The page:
Elon Musk’s seemingly erratic behaviour emerged again with his unexpected rebranding of Twitter to X, a move which could open a new legal front against him in Europe. Politico reports that the American CEO and his company are likely to face problems with the EU’s Intellectual Property Office over the name change.
Musk was already at loggerheads with Eurocrats over his libertarian approach to content moderation on the platform. The soon-to-be-implemented Digital Services Act is specifically tailored to curb so-called hate speech on the internet by forcing corporations to regulate content more stringently.
On Monday, July 24th, Musk confirmed that Twitter would be renamed X. Many copyright experts have warned that the move placed the company on a collision course with already-existing brands with a similar name, such as Microsoft, Sony, and Panasonic.
Musk completed his takeover of Twitter in October 2022, promising to maintain it as a haven of free speech after years of political censorship. His approach has angered EU regulatory officials, in particular the EU’s top competition guru Thierry Breton, who vowed to bring the platform to heel.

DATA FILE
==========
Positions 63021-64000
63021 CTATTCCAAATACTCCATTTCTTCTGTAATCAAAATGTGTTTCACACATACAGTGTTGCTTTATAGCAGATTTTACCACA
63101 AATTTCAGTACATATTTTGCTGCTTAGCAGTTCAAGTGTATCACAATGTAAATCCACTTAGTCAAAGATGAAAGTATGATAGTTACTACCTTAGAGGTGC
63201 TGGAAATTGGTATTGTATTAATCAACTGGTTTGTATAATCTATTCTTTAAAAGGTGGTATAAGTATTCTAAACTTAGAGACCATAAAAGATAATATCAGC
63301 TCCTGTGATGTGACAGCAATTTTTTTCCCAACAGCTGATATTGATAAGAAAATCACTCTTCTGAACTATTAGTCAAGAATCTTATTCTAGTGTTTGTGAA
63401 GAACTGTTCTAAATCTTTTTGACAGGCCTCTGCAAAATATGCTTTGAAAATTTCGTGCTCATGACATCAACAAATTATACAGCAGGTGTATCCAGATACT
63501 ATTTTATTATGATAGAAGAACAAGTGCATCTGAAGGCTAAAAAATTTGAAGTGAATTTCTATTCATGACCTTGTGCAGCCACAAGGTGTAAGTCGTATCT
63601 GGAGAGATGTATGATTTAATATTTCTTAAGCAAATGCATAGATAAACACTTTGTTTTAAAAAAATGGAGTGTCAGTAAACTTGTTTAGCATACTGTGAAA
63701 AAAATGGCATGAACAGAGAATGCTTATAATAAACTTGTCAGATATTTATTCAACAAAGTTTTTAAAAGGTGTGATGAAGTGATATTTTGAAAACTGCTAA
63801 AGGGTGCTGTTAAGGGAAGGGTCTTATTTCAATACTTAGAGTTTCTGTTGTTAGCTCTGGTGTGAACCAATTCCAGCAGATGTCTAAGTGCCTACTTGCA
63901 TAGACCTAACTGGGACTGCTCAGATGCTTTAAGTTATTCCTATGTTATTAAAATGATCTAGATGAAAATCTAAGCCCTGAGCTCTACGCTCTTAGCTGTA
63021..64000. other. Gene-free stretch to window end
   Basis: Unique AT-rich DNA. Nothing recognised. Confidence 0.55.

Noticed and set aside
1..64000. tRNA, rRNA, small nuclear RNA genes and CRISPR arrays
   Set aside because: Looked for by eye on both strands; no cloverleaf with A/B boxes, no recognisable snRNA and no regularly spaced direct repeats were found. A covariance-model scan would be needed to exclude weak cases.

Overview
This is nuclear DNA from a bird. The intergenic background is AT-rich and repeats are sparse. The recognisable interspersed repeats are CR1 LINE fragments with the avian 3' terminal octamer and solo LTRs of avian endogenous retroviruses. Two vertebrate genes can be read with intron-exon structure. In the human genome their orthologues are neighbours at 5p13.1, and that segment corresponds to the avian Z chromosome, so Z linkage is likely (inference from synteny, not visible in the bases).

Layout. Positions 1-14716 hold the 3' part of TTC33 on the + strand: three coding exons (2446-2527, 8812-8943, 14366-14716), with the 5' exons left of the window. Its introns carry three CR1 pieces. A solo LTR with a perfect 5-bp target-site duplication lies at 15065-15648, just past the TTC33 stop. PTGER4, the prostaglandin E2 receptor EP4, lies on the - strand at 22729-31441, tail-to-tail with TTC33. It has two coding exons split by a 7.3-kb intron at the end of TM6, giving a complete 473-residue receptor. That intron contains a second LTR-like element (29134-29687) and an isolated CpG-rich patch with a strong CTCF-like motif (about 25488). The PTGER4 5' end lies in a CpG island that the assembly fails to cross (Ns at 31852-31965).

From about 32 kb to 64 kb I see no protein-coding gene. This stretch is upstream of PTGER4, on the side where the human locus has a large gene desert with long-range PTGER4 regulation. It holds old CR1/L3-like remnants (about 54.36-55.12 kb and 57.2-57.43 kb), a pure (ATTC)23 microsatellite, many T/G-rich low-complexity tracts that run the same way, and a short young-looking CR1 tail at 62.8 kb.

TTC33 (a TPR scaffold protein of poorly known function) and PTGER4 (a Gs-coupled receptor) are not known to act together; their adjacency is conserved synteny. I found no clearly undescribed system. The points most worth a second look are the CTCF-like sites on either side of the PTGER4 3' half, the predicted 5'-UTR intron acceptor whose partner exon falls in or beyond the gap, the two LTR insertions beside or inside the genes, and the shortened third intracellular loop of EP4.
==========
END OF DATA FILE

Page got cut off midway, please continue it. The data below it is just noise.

There are already 262 X trademarks registered to the EU’s patent office with no indication that Musk has the right to use the brand or had even asked for permission to do so before announcing the change.
EU copyright lawyers could now take Musk to task should they classify the rebrand as copyright infringement, allowing the companies affected to sue for damages.
The potential trademark battle forms part of an awkward symbiotic relationship between the EU and Musk because his companies represent a strategic value for Europe in the areas of green tech production and launching satellites.
This is not the first time that Musk has been at the centre of controversy. Approximately half of Twitter’s former 7,500-strong staff have been fired since the Musk takeover with revelations indicating the extent to which the platform had engaged in political manipulation to favour progressive causes.